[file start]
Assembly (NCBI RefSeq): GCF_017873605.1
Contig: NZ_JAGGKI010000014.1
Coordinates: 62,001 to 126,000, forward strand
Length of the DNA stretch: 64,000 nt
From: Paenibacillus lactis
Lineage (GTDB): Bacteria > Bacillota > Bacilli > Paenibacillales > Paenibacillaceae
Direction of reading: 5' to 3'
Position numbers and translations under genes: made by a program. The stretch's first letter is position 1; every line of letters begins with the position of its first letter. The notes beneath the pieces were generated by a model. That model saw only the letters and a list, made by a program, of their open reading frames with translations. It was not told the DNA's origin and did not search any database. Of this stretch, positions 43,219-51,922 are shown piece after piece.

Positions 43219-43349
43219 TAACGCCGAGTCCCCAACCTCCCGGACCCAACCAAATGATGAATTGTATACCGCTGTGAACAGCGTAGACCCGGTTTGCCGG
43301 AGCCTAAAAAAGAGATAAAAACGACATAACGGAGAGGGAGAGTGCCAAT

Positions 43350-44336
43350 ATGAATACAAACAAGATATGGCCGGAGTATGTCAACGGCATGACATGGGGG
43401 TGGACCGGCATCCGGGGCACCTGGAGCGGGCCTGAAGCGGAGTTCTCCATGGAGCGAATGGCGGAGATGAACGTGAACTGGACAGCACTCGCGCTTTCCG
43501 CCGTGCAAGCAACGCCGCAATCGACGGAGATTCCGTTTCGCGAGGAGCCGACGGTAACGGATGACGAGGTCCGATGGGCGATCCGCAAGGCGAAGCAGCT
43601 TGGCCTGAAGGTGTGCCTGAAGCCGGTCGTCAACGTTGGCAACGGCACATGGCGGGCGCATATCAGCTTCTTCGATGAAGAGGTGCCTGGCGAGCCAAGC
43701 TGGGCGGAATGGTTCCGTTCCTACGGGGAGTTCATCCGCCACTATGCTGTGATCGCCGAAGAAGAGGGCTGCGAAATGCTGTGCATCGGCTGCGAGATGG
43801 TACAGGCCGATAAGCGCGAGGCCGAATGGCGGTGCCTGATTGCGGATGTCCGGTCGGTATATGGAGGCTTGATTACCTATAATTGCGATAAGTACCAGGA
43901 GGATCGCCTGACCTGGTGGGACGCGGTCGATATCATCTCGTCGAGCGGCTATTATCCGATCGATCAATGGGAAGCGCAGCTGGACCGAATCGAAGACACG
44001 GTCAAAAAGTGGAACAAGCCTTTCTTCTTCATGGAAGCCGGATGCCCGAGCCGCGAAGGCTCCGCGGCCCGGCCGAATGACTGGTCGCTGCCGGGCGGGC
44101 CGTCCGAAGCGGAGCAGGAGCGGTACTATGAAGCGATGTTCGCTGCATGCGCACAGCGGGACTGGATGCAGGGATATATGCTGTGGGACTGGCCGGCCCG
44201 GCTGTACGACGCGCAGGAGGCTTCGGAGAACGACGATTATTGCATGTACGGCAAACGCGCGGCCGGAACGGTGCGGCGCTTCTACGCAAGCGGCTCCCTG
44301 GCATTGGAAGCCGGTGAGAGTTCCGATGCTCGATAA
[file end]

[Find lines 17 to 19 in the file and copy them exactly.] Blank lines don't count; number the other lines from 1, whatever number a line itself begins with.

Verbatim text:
43701 TGGGCGGAATGGTTCCGTTCCTACGGGGAGTTCATCCGCCACTATGCTGTGATCGCCGAAGAAGAGGGCTGCGAAATGCTGTGCATCGGCTGCGAGATGG
43801 TACAGGCCGATAAGCGCGAGGCCGAATGGCGGTGCCTGATTGCGGATGTCCGGTCGGTATATGGAGGCTTGATTACCTATAATTGCGATAAGTACCAGGA
43901 GGATCGCCTGACCTGGTGGGACGCGGTCGATATCATCTCGTCGAGCGGCTATTATCCGATCGATCAATGGGAAGCGCAGCTGGACCGAATCGAAGACACG